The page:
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In the presence of only uniform magnetic field B, the motion of a charged particle can be
described with gyration about the guiding center and motion
along the field line. This motion gets more complicated when we add, in the first place, uniform external
forces like electric fields or gravitational forces. Even more complicated situations arise with nonuniform
magnetic field configuration, or time varying electric fields. We talk about the drift of the particle
(guiding center motion).
Uniform external forces
In the precence of both magnetic and electric fields, the equation of motion for charged particle (mass m,
charge q) is m dv/dt = q (E + v x B). This leads to plasma
drift (or E x B drift, as it is also called) with velocity v = E x
B / B^2. Because v is independent of the mass and sign of the charge, it is the same for
negatively and positively charged particles, and does not create electric current. However, in a plasma
where collisions between charged and neutral particles are important, an important current called the
Hall current is created because ions move slower (ion - neutral collision frequency is greater
than electron - neutral collision frequency). To give an example, the pulsating auroral patches are often seen to drift under the E x B
The situation is not much different in the case of gravitational force, for which we get v = (m/q)
g x B / B^2. However, this drift is opposite for particles of opposite charge, and a
current is created even in a collisionless plasma.
Nonuniform magnetic fields
The gradient and curvature of the magnetic field B create drifts that add up and are in opposite
directions for particles of opposite signs (forming currents). Both drifts are perpendicular to B,
and in addition the gradient drift is perpendicular to the field gradient, and the curvature
drift to the plane in which the magnetic field is curved. Also, the gradient and curvature drifts are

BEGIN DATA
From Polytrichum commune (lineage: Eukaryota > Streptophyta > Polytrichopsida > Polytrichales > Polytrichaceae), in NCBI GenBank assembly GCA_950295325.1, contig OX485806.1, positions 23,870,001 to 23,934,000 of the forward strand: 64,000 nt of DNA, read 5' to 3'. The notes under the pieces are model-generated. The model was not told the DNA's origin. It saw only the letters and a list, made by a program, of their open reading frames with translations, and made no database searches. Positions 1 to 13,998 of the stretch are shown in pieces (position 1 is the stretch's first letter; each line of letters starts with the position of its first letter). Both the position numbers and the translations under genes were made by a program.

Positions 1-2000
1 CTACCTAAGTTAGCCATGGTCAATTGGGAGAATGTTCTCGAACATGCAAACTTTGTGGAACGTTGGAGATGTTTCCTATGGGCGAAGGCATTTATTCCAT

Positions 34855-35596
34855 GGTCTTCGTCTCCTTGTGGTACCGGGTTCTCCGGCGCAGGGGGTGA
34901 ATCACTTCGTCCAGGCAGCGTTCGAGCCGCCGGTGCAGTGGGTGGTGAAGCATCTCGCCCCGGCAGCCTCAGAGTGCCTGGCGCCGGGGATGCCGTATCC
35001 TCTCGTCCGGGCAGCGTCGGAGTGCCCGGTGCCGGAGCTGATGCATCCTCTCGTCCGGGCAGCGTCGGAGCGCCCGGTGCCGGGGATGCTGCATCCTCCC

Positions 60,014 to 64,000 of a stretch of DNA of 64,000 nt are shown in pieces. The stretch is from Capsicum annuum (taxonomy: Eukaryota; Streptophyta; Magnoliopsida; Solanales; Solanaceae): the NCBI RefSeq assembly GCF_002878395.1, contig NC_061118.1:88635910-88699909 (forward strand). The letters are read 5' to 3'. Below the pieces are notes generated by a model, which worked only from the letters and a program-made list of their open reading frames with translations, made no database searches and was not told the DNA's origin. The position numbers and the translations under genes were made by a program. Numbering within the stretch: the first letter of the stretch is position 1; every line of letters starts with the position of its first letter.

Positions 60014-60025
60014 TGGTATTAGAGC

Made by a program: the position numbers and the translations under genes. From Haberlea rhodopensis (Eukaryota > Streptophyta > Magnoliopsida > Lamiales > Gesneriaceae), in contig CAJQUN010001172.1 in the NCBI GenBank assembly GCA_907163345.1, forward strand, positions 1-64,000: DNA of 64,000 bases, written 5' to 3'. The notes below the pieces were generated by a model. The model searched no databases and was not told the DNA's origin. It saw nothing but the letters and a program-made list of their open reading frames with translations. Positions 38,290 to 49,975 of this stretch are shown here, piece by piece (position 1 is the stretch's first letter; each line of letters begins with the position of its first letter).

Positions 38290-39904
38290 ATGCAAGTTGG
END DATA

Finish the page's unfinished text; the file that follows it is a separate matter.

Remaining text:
proportional to the perpendicular and parallel energies of the particle, respectively. The east to west
directed ring current in the Earth 's magnetosphere is created by the combined curvature and gradient drift.
Closely related to the gradient drift is the fact that, when magnetic field has longitudinal variation (i.e.,
convergence or divergence of the field lines), both positively and negatively charged particles are
accelerated in the direction of decreasing magnetic field. This results to what is called the magnetic
mirror effect, where particles are reflected from the region of converging magnetic field lines. This
relates also to the first adiabatic invariancy, i.e., that the orbital magnetic moment is
See Sibeck et al. (1987) for discussion on drift shell splitting.
Time-varying electric fields
The effect of a slowly varying electric field on a charged particle drift is the addition of polarization
drift velocity, v = m (dE(perp)/dt) / (qB^2). Since this drift is in opposite
direction for charges of opposite sign, a net polarization current is produced. When the frequency of the
changing electric field is the same as the particle's cyclotron
frequency , a cyclotron resonance is created. This leads to increase in the particle speed
and, due to collisions between particles, to radio frequency heating of the plasma.
- Sibeck, D. G., R. W. McEntire, A. T. Y. Lui, R. E. Lopez, and S. M. Krimigis, Magnetic
field drift shell splitting: Cause of unusual dayside particle pitch angle distributions
during storms and substorms, J. Geophys. Res., 92, 13485-13497, 1987.